“Do it for free to get exposure.” (But how will you pay the bills?)
“Charge what you’re worth.” (Super helpful when you’re starting out!)
“Whatever number you have in your head, double it.” (Ok, that’s not bad advice as most freelancers undercharge).
Consider Both Sides
Most of us, especially when we’re new to this game, think about fees based on what it takes to complete the project, i.e. how many hours it will take.
Maybe it’ll take me 15 hours, which, at $100 / hour, is $1,500. Bingo! Invoice for $1,500.
That’s fine, but it’s only one way to think about it.
The other way is to think, “what’s the value of this to the client?”
Suppose they’ve asked you to automate their reporting pipeline and they’ll save 3 hours a week. Now that analyst’s time can be repurposed to do more meaningful work.
From the client’s perspective, this is hugely valuable.
They’d probably happily pay multiples of $1,500 for that solution.
So you have to think about both angles: your side, in terms of how much time it’ll take you to do the project, and then from the client’s side, and what’s the value there.
The rate is dependent on many factors: your experience, the niche you’re working in, the market you operate in etc.
Just remember, you’re competing with people who answer questions for free in forums and folks who charge $5/hr on Upwork.
It’s hard to compete on price and you can’t work for $5/hr if you’re living in the U.S.
Assuming equal spreadsheet skills, you can differentiate yourself by being super reliable, a pleasure to work with, a great communicator, knowledgeable about the client’s industry, etc.
And then you can consider consulting rates for Google Sheets work in the range of $50/hr – $150/hr.
As you improve your systems and grow your business, you’ll become more efficient at solving problems (for example, you have templates for contracts, NDAs, etc. or a gallery of solutions that you can partially re-use).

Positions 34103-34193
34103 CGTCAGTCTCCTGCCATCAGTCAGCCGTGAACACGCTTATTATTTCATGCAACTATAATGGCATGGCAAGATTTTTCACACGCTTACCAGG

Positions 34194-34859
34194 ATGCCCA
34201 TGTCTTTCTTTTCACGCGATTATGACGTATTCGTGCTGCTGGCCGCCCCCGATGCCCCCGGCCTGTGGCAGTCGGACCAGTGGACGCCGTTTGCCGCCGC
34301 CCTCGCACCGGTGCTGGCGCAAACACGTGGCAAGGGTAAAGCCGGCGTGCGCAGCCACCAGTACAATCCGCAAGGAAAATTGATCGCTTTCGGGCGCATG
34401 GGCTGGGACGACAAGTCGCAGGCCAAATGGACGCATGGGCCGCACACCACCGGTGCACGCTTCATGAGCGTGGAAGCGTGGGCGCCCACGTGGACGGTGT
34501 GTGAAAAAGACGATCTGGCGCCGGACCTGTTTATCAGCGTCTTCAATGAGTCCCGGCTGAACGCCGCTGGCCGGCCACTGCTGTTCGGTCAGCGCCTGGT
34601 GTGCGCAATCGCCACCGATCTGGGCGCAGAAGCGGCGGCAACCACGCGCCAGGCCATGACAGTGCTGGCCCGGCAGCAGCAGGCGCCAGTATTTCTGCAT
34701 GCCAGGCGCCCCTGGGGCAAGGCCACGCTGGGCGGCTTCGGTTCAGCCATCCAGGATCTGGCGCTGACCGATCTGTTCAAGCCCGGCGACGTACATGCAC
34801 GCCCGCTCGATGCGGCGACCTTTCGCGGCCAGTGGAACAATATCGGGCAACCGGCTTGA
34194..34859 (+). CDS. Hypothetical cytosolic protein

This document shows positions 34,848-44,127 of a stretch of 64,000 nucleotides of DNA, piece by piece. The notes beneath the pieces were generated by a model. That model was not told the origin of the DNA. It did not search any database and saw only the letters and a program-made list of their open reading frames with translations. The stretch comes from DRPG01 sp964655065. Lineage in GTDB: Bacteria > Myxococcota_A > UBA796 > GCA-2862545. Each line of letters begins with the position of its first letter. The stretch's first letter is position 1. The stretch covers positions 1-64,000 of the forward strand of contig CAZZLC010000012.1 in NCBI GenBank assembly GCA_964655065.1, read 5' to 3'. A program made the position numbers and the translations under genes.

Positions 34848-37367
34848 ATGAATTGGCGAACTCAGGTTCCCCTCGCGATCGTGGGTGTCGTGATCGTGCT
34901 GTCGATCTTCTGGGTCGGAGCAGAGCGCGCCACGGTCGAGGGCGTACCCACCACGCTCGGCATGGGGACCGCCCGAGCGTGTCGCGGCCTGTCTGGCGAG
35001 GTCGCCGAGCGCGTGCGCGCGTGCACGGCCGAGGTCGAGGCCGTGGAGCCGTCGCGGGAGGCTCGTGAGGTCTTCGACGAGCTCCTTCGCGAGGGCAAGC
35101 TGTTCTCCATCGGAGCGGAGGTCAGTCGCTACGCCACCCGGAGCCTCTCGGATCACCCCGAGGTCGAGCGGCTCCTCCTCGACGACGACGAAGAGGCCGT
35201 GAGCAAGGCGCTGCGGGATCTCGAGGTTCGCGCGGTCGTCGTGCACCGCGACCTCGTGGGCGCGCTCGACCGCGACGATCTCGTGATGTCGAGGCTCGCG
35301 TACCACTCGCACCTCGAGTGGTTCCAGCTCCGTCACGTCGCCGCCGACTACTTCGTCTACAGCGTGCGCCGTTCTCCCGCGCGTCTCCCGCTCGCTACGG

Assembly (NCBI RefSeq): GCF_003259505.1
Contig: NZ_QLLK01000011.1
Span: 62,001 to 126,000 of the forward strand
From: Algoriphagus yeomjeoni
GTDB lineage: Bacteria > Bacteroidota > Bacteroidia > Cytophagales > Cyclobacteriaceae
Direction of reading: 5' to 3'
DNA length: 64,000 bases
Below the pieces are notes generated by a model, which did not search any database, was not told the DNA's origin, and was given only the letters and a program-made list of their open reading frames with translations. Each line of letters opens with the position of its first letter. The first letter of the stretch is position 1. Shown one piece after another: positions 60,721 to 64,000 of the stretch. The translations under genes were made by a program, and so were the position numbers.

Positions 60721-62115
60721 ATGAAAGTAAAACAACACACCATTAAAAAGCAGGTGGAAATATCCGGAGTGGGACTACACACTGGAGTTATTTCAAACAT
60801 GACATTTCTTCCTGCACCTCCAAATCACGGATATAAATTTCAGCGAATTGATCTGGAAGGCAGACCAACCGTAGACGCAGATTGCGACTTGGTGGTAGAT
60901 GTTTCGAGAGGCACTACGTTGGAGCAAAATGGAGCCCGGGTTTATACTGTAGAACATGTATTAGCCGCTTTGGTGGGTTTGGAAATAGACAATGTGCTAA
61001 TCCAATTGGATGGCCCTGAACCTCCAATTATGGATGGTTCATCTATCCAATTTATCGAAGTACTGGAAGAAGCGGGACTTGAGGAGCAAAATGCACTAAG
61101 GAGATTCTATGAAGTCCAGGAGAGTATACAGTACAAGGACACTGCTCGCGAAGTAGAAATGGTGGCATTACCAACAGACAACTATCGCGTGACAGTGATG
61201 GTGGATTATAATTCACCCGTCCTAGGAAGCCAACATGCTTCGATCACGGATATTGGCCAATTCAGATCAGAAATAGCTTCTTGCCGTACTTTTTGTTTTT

It makes sense to ditch hourly rates and move to project rates. This way, your efficiency is rewarded. If you do project pricing though, you have to define the scope of work carefully and precisely, to avoid scope creep.
For example, rather than say “Includes planning calls” in your scope, say “includes two 30-minute planning calls” so you set expectations with the client. They won’t ask for more and neither party will expect anything different.
Most Google Sheets development projects will be one-off, but you may get lucky and land a client on a monthly retainer basis, where you’re paid to keep their Google Sheets humming along each month.
Think about the “both sides” idea discussed above. Work out the hours you think it’ll take and use that as your lower pricing bound. Then think about the value to the client and come up with an upper bound. Pitch the client with your bid somewhere between these two bounds.
Pricing Strategy Tips
- You might start with a few small free projects to generate leads and portfolio pieces.
- Then start charging an hourly rate on the lower end, say $40/hour.
- Raise your rates every 6 months or so early on, until you find the optimum level that keeps you busy and maximises your earnings.
- Once you have some experience under your belt, try project pricing so your efficiency is rewarded.
- Push yourself to pitch higher than you’re comfortable with. If the client rejects your offer you can always go back with a lower offer.
- When you propose your opening bid, price it high enough that you have wiggle room. The client may counter with their offer and if you’ve priced low to begin with, you won’t have room to go down.
3. How To Be A Good Freelance Google Sheets Developer
Once you’ve got your first client, you want to make them happy. Happy clients return for more work and refer you to their network.
Follow these few simple steps and you’ll be way ahead of your competition:
- Always be polite and courteous in your communications. If you feel like emotion is clouding your decision, walk away from the email or say “I’ll get back to you” and sleep on it. Inevitably, when the fog lifts, you can see the correct decision.
- Always be professional and do what you say you’re going to do.
- Stick to deadlines and be on time with your submissions. (If you can’t hit a deadline, let the client know as soon as possible and they’ll generally be understanding.)
- Be honest with your clients, e.g. if you need more time, it’s going to cost more.
- Have a bias towards over-communicating rather than under-communicating. Clients appreciate being kept in the loop.
- Have a bias towards action and don’t expect to get everything right first time.
Remember, you’re serving the client, not the other way around. Focus on delivering value to the client, not treating them like an ATM.
4. Implement Systems To Increase Efficiency
Set up systems as soon as you can. It’ll be hugely beneficial for you.
Pre Engagement Phase